by Jeremy Morrison
Wearing a reflective yellow vest and wielding a tape measure, Dan Burden paused to look up and down Palafox Street. The group of people following him pause as well, awaiting whatever wisdom might flow forth from behind their leader’s Lorax-like mustache.
“Every block in this area is fine,” Burden smiled. “It makes you feel real good.”
Pensacola’s downtown core is mellow and quiet on a Sunday afternoon, save for the fading singing from the passing pedal trolley. Burden steps out into the street and lays out his tape measure across a lane: the width is fine, but could be better.
“Generally, you’re better off with 10-foot lanes,” he says, explaining that slimmer lanes tend to encourage drivers to slow down. “Generally, smaller is going to be better.”
Burden has come to Pensacola to explore the city’s walkability. To consider how the area could be more accommodating to people, could be more hospitable to foot-traffic and bicyclists.
“Do you feel like they want you as pedestrians to be there?” Burden posed a question to the group. “Or do they only welcome cars?”
Burden is the director of inspiration and innovation at Blue Zones. He’s considered an authority on “active transportation.” In 2014, he was recognized by the White House as one of the top ten Champions of Change in Transportation, and TIME magazine named him as “one of the six most important civic innovators in the world.”
The Conservation Fund brought Burden to Pensacola this week to participate in a series of events focused on active transportation. In addition to the Sept. 26 walkabout downtown, he will be participating in an active transportation workshop and a two-day event entitled Connecting Nature and Commerce: Developing Regional Trail Opportunities.
Burden began his Sunday walking tour by asking participants what they hoped to learn from the experience. It was a diverse crowd, ranging from casual walkers to members of the West Florida Regional Planning Council, with a common interest in creating areas that are both welcoming to walking and foster a sense of community and place.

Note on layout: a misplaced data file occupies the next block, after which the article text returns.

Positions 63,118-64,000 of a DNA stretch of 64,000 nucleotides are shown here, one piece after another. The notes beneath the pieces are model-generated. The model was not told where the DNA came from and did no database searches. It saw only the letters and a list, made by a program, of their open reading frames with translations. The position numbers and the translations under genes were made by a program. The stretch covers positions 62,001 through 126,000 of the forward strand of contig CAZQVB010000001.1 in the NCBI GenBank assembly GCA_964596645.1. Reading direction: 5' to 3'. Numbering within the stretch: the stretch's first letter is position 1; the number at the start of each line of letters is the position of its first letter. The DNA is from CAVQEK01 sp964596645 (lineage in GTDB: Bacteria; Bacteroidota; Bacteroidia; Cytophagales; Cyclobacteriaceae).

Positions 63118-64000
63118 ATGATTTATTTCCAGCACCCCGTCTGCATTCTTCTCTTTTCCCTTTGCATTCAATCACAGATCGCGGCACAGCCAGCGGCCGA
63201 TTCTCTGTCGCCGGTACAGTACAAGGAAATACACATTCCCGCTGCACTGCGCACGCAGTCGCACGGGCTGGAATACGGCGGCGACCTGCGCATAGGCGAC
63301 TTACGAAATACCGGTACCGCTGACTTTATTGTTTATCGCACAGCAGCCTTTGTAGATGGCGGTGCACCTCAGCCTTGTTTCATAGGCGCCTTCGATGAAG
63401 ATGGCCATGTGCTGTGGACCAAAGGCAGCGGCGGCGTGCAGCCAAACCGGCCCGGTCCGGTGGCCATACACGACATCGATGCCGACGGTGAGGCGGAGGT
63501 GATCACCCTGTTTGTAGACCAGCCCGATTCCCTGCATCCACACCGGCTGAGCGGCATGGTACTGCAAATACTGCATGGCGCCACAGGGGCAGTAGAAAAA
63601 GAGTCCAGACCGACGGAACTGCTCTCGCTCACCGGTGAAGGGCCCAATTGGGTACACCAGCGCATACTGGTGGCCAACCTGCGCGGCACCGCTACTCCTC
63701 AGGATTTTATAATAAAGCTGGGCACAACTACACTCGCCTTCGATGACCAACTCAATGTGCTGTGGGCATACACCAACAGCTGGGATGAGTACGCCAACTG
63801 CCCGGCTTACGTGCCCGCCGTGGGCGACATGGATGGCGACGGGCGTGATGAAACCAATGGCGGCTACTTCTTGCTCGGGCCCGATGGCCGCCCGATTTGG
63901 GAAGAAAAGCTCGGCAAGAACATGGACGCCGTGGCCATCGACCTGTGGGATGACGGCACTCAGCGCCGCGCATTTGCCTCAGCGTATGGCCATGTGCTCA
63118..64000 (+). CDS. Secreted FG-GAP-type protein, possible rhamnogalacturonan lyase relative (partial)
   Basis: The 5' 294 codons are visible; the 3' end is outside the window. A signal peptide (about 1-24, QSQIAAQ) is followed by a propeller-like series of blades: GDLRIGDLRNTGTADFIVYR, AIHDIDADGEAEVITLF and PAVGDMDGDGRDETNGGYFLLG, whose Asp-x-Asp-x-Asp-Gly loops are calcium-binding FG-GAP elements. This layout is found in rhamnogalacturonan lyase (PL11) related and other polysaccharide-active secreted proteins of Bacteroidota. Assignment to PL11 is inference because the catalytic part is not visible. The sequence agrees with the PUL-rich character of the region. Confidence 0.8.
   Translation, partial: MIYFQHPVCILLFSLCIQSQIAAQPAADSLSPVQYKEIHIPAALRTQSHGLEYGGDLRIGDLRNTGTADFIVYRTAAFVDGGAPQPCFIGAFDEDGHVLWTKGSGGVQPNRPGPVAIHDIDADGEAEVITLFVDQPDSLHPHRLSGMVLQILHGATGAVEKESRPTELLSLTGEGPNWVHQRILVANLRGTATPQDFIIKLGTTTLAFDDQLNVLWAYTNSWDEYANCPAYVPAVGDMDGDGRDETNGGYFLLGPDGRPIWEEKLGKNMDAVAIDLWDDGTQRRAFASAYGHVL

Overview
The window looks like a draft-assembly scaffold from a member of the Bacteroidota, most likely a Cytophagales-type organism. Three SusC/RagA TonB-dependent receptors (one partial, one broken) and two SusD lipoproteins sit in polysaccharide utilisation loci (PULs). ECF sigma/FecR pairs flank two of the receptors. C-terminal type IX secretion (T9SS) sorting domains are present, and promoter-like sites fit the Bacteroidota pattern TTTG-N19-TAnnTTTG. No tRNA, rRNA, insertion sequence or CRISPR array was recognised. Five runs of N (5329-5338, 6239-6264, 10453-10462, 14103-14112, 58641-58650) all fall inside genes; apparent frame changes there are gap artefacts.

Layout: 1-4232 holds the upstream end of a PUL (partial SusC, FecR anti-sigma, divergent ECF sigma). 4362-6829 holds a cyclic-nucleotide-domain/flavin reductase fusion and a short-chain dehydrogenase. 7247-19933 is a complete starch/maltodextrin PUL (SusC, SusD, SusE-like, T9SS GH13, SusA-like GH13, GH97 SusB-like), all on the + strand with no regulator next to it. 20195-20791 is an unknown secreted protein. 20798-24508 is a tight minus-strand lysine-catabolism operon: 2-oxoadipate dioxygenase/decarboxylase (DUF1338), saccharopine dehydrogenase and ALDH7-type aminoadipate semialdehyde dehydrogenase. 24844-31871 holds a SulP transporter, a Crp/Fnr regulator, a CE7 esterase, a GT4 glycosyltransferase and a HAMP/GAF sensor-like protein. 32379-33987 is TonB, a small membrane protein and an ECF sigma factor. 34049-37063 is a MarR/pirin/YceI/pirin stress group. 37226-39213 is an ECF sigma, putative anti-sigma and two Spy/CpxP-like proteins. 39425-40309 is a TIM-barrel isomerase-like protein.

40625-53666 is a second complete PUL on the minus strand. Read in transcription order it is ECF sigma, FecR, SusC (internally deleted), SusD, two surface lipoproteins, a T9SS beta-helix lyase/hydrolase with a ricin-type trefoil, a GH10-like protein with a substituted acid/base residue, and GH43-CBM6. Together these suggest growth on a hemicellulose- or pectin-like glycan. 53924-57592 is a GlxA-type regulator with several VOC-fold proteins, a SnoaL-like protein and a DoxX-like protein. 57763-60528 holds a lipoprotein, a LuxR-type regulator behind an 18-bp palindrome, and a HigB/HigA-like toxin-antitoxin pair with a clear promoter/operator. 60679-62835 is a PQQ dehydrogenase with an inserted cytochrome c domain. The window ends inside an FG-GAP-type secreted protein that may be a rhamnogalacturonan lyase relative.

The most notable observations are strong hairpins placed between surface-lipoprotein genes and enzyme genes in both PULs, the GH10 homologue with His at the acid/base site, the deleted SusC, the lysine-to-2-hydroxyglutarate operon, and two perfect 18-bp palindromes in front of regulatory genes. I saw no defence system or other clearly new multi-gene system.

During the afternoon’s walk, participants learned about the nuances that combine to create such a place. They learned about the various zones of a sidewalk, about the advantage of transparent, window-heavy buildings, and the importance of making sure an area offers people a sense of safety and security.
“There will never ever be a walk again where you don’t see things for the first time,” Burden told the group before embarking on their journey.
Walking down Palafox, Burden pointed out things that he thought worked well (like the fact that most of the buildings were fronted with many windows) and things that gave him pause (like “horribly ugly” parking garages junking up the aesthetics and creating awkward voids in an otherwise walkable landscape).
In front of the Old Hickory Whiskey Bar, Burden stopped to point out a grouping of chairs sitting in front of the establishment. The metal chairs had been moved, arranged in a circle to allow for better socializing and easier conversation.
“People love furniture they can move,” Burden said, pointing out the chairs and painting a picture of a rich social environment. “It really tells a great story about the people of Pensacola, it really does.”
But a block back there was something that didn’t seem quiet right. In front of the post office a fountain sat behind a gated enclosure. That barrier, Burden contended, should be removed in order to create a more welcoming space.
“Give people the ability to touch water, alright?” he told the tour group.
Burden will be spending most of this week exploring these issues in the area, studying how the city and region measure up when it comes to fostering a walkable community, as well as how that mission can be moved forward.
Tonight (Sept. 26), Burden will be leading a free public forum, scheduled for 5 p.m., at the downtown library focused on embracing walkability as it relates to economic development. Then, on Tuesday and Wednesday, he will be participating in the Connecting Nature and Commerce workshop which digs into the issues surrounding the creation of a regional, multi-modal network of trails.
And while there is work to be done to improve the area’s “active transportation” scene, Burden offered a sense of optimism about such an effort.
“Your growth is slow enough that you can do the right things from here on out,” he had assured at the onset of Sunday’s walking tour downtown.